Dougie Millings, the tailor who designed the Beatles' famous collarless suits, died today at the age of 88. In 1963, Beatles manager Brian Epstein brought the group to Mr. Millings' shop at 63 Compton Street in London's bohemian Soho district with hopes that he could create "something different'' for the band. The resulting collarless conception was a brainstorm of both Mr. Millings and Paul McCartney. According to Millings' son, Gordon, the Beatles "were elated - just knocked out" with the unconventional design - round necked jackets in silver gray with braided edges, three pearl buttons on the jacket, single-button flared cuffs and flat-front pants with no side pockets. The price of each suit was about $90. Dougie went on to become the Beatles' house tailor, making everything they wore as a band - some 500 garments in all. You might remember seeing Dougie Millings in his role as the frustrated tailor in A Hard day's Night. After the breakup of the Beatles, Millings continued to design fashions for Wings, including the outfits they wore on the cover of their Band on the Run album.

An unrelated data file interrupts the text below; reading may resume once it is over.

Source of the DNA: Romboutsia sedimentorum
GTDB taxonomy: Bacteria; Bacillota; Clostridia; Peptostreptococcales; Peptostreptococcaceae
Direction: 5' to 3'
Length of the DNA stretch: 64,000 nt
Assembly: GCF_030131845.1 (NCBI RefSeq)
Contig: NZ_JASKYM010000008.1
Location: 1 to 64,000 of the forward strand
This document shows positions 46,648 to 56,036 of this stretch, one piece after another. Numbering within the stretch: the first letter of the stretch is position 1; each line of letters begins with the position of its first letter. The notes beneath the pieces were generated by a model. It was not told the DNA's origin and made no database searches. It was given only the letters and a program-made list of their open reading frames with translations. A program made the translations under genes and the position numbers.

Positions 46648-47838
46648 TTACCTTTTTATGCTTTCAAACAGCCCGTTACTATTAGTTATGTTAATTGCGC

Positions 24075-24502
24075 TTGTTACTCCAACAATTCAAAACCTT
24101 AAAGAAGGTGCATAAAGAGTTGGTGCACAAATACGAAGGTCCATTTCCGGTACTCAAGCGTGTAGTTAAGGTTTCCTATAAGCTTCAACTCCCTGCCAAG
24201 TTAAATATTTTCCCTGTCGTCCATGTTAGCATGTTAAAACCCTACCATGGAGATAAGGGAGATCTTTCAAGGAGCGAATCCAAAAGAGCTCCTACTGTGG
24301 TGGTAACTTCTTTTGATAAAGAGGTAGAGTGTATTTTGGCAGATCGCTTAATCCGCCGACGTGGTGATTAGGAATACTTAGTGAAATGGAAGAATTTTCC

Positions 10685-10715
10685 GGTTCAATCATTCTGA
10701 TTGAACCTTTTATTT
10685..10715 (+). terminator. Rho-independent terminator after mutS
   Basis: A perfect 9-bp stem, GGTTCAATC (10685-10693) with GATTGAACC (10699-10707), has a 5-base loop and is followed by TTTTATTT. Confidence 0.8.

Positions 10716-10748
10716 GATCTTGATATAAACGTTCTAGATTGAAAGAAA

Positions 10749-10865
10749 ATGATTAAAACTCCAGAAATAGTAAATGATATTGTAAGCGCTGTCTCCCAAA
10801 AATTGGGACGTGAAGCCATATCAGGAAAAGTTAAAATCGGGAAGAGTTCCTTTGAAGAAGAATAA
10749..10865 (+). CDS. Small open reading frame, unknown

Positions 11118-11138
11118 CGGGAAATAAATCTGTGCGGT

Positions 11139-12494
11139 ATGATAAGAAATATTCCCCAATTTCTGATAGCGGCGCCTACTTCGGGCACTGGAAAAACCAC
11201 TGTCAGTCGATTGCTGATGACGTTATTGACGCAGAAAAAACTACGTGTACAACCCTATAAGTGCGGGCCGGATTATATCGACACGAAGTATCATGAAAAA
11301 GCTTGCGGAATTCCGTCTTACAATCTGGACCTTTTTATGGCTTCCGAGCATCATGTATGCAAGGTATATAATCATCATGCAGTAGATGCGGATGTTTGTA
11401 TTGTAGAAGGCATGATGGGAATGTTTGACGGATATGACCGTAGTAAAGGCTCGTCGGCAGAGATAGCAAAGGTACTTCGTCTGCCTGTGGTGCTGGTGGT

Over the years, Sir Paul remained close friends with Dougie Millings, who also write poetry in his spare time. Shortly after John Lennon's death he presented Sir Paul with a tribute he had composed for John. Sir Paul framed the verse and it hangs in his Soho Square office, which is located just a few yards from Dougie Millings old tailor shop.
(kindly submitted by PLUGGED correspondent Joan M. Hopkins)
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